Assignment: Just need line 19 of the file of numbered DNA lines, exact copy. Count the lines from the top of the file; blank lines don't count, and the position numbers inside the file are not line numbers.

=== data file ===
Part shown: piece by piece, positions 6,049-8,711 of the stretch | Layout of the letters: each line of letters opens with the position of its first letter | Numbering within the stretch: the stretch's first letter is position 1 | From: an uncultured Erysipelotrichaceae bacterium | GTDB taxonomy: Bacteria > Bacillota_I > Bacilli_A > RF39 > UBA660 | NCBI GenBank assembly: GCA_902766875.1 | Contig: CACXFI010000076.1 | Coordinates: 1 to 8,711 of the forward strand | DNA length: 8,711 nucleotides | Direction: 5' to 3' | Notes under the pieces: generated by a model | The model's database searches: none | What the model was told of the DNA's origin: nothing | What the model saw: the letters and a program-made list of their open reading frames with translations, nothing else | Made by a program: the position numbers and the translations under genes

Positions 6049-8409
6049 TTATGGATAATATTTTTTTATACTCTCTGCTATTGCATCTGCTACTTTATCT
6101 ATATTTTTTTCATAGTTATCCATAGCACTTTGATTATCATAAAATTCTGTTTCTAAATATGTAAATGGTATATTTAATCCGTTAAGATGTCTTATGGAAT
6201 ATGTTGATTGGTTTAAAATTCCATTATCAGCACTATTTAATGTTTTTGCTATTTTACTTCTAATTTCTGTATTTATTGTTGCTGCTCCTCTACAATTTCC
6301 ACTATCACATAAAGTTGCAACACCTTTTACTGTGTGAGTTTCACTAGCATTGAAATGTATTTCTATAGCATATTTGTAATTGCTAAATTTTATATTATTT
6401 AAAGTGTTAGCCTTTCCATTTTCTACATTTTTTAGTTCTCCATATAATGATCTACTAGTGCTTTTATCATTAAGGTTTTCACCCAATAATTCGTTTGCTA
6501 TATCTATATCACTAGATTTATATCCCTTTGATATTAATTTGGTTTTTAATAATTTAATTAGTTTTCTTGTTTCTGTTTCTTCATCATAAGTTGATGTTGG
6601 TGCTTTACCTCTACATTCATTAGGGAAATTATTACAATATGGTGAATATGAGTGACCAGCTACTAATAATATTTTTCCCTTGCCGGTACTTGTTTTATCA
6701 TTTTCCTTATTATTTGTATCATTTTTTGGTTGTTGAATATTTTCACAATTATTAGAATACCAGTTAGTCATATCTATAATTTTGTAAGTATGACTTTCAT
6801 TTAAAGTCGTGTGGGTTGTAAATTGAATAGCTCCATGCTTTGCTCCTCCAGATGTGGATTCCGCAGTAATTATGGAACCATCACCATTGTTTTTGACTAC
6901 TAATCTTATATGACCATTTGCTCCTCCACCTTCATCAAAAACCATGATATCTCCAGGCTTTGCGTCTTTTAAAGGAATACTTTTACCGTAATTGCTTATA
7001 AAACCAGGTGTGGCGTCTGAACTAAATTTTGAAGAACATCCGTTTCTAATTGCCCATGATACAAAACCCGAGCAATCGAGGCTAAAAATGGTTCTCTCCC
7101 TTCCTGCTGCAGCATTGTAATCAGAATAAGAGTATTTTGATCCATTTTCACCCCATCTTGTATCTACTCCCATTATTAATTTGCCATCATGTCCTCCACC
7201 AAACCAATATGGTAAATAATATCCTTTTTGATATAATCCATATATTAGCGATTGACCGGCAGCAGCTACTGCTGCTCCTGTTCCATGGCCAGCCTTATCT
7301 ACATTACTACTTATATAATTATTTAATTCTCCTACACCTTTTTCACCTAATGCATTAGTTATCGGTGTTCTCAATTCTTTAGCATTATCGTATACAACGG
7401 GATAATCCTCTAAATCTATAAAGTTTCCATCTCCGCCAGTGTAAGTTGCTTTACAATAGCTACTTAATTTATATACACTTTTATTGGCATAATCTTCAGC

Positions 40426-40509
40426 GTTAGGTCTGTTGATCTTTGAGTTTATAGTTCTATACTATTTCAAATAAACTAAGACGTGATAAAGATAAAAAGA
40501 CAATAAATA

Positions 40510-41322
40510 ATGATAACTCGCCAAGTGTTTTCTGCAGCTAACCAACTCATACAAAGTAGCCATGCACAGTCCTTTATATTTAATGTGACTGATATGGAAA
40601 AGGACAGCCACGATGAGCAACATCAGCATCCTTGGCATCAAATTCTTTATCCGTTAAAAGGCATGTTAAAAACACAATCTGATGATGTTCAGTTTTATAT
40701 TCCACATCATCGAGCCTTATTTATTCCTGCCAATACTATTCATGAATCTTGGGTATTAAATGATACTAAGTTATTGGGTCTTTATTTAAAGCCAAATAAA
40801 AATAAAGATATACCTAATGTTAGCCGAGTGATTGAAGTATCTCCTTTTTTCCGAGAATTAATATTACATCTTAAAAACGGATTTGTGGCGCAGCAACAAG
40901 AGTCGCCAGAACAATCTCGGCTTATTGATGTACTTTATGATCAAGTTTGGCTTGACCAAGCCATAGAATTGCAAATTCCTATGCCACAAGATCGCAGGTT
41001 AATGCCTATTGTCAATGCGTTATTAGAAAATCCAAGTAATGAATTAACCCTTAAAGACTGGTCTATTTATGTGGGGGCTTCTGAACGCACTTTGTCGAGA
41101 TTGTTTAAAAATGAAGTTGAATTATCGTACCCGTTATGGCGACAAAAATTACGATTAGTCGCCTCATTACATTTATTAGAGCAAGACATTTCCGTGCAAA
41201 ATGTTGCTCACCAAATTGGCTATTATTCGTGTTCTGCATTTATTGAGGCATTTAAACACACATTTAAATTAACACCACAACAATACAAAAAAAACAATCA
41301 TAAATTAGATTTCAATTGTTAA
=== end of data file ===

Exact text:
40426 GTTAGGTCTGTTGATCTTTGAGTTTATAGTTCTATACTATTTCAAATAAACTAAGACGTGATAAAGATAAAAAGA